Matcha – But Not Traditionally

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Matcha is an interesting and somewhat different type of tea that you may encounter. Derived from Japan, matcha is green tea powder.  Traditionally it has been used in the Japanese Tea Ceremony for years, and continues to be to this day.

In present times the popularity of this tea with the rest of the world has skyrocketed, with matcha being well-distributed amongst many other world-famous teas in both tea houses and markets. However, its current popularity can be seen most clearly at its origin in Japan, which has spawned an entire selection of matcha-related and flavoured products. Matcha has been put into all sorts of things, the least of which is featured below:

Macaroons

Pound Cake

Pancakes

Ice-cream

KitKats

Matcha is very interesting, as you can mix it into just about anything to give the food a different flavour, and not to mention a health boost. If you’ve already discovered the wonders of combining matcha with food, why not tell us what you made, and what you thought of it?

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The Story of Jhentea and its Family History

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Jhentea is a teashop in Taiwan that has a fascinating history, with four generations of tea experts and production in Taiwan, after their ancestors, Hon Chen’s offspring, escaped from Communist China. It began as a small family business cultivating tea in the Fujian Province, with great-great-grandfather Hon Chen – a very well-known and respected tea master within the local community. Chen’s offspring had already expanded small parts of this business in Taiwan when communist rule overcame China, and were fortunate enough to be able to escape there. Their main trade was Wu-Yi tea plants that grew to create beautiful oolong teas. This business grew such that it was able to trade with global customers.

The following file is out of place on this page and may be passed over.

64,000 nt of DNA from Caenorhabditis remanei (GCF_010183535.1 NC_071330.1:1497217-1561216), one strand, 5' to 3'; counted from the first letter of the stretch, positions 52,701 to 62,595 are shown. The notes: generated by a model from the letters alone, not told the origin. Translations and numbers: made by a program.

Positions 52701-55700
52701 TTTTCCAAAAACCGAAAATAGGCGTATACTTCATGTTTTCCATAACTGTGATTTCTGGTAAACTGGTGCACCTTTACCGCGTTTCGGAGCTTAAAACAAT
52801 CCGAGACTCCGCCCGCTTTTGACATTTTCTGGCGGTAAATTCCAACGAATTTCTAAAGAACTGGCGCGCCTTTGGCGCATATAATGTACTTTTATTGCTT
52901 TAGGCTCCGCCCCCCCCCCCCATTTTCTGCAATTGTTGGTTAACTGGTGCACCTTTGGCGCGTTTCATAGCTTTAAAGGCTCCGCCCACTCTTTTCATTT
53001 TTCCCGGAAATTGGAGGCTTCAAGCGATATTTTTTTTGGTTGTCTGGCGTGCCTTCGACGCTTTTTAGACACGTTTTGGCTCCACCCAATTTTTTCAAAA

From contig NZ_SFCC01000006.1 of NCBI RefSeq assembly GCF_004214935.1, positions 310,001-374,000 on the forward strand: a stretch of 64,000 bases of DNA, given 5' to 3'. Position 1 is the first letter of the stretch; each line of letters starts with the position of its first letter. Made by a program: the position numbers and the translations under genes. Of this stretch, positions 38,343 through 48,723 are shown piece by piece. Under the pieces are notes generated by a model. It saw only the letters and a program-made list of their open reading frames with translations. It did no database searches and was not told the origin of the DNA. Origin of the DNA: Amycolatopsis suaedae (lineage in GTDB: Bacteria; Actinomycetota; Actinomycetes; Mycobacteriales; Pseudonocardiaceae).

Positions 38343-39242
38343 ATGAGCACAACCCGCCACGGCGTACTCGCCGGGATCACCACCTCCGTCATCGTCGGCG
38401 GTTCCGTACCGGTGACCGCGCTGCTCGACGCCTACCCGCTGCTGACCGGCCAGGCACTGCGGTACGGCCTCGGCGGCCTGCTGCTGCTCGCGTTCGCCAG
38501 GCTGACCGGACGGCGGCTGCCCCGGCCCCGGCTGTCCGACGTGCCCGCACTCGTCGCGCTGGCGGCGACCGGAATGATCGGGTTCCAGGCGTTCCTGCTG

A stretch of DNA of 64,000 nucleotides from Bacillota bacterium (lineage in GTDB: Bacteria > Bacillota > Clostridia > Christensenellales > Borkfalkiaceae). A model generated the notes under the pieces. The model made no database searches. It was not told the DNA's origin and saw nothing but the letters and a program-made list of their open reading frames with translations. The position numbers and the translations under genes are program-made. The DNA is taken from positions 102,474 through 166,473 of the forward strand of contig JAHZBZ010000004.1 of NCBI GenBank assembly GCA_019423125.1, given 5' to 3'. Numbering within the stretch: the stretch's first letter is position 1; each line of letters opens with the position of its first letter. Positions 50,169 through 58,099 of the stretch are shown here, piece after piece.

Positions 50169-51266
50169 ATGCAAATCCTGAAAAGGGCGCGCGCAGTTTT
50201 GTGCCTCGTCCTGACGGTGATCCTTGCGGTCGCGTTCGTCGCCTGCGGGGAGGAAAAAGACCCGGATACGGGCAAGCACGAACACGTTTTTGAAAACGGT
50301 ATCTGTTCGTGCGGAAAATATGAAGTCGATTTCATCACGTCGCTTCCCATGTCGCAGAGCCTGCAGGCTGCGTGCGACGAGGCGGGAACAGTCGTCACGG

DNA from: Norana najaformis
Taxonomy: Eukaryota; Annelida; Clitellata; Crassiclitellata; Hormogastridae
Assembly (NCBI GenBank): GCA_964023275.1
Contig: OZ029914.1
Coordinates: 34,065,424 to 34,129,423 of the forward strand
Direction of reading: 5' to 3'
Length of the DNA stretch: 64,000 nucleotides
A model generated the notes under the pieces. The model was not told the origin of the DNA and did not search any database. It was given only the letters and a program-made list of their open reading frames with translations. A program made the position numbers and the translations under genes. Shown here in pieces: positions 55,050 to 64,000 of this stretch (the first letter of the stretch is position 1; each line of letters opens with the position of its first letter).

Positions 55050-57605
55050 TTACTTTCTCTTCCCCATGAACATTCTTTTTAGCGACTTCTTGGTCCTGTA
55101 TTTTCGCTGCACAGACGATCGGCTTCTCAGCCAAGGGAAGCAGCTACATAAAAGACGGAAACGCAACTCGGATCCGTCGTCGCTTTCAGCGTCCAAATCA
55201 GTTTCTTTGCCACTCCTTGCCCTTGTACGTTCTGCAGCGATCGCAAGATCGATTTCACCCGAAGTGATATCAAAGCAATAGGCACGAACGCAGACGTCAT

The first tea garden to be owned in Taiwan by the family was bought by Li Chen, Hon Chen’s son. It cost 2 Dragon Dollars (a currency used in China long ago) and was on Taipei’s mountainside. Taiwan’s beautiful climate had made it renowned as a land of new opportunity, and its weather complimented the art of growing tea beautifully. In this tea garden, Wu-Yi and Oolong was cultivated, despite not being native to the region – the climate was still ideal.

Japanese rule became a big problem for many residents in Taiwan, bringing with it waves of hardship and fear. As a result, the family, led by Li’s son, Jeder Chen, moved their production of tea to a different side of Taipei Mountain. They settled in a mountainous region of Yi Lan, and began to plant. A small community had formed in an effort to hide out here, and much effort and community spirit went into helping each other through the hardship.

Jeder had fled to the mountainous region of Yi Lan with Dong Lai Chen, his second wife. It was there they raised 7 children together, however after the true hardship of Japanese rule was over, Jeder Chen returned with his first wife. Dong Lai Chen was left on the plantation and raised her children alone, each learning and doing what they could manage on the plantation. Through her experience and knowledge, Dong Lai became the first female tea master in the region – however as a female, she was forced to work hard to gain a reputation among other tea masters.

Full-production of tea was reassumed after 1942, when the Japanese occupation was nearly over and Chiang Kai-Shek assumed power. Tea had become a valuable trade commodity, and Taiwan’s oolong teas became some of the most highly-regarded all over the world.